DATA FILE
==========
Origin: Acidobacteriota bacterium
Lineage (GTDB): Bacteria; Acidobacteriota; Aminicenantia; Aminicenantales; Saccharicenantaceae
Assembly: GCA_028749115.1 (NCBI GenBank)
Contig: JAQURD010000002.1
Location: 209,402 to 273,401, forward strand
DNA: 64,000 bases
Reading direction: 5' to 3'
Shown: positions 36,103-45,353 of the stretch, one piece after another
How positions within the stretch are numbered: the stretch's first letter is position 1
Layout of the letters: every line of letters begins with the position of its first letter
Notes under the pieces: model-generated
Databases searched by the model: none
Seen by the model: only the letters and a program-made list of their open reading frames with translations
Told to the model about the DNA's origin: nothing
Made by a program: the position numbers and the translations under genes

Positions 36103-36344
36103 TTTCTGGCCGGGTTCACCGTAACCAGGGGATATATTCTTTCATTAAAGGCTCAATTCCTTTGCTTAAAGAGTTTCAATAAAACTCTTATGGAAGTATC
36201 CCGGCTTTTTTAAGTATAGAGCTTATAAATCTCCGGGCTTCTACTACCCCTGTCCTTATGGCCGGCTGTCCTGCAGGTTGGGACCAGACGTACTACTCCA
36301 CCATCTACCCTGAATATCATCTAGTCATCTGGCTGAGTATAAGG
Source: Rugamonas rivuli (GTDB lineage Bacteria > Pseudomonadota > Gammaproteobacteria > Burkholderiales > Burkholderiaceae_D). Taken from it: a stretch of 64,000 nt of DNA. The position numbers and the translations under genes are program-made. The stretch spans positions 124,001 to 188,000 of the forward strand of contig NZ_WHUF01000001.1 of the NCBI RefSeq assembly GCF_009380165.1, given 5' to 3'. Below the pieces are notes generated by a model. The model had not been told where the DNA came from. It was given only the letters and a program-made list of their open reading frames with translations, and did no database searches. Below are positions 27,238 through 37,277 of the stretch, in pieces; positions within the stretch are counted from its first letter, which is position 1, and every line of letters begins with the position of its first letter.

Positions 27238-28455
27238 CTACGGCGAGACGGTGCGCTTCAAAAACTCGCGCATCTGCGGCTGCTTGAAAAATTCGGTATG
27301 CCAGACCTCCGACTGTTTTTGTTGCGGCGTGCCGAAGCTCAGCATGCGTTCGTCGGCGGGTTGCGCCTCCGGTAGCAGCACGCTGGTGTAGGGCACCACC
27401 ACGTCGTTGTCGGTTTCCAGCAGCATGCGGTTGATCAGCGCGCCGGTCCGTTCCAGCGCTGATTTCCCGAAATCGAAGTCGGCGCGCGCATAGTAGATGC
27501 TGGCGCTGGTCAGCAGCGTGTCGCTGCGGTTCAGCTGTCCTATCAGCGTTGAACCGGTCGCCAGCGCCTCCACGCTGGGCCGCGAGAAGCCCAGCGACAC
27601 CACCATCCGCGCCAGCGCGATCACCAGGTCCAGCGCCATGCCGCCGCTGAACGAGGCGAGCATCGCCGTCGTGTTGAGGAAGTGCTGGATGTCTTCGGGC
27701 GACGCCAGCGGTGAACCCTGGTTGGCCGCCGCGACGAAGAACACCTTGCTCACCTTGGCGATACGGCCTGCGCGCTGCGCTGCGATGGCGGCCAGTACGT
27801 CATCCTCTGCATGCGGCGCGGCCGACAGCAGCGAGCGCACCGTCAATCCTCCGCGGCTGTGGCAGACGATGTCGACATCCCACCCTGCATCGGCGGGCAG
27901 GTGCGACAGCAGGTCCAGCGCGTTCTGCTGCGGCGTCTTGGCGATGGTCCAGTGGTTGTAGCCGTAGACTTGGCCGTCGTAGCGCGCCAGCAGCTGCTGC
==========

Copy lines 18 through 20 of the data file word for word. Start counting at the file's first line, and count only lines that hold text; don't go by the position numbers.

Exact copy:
36201 CCGGCTTTTTTAAGTATAGAGCTTATAAATCTCCGGGCTTCTACTACCCCTGTCCTTATGGCCGGCTGTCCTGCAGGTTGGGACCAGACGTACTACTCCA
36301 CCATCTACCCTGAATATCATCTAGTCATCTGGCTGAGTATAAGG
Source: Rugamonas rivuli (GTDB lineage Bacteria > Pseudomonadota > Gammaproteobacteria > Burkholderiales > Burkholderiaceae_D). Taken from it: a stretch of 64,000 nt of DNA. The position numbers and the translations under genes are program-made. The stretch spans positions 124,001 to 188,000 of the forward strand of contig NZ_WHUF01000001.1 of the NCBI RefSeq assembly GCF_009380165.1, given 5' to 3'. Below the pieces are notes generated by a model. The model had not been told where the DNA came from. It was given only the letters and a program-made list of their open reading frames with translations, and did no database searches. Below are positions 27,238 through 37,277 of the stretch, in pieces; positions within the stretch are counted from its first letter, which is position 1, and every line of letters begins with the position of its first letter.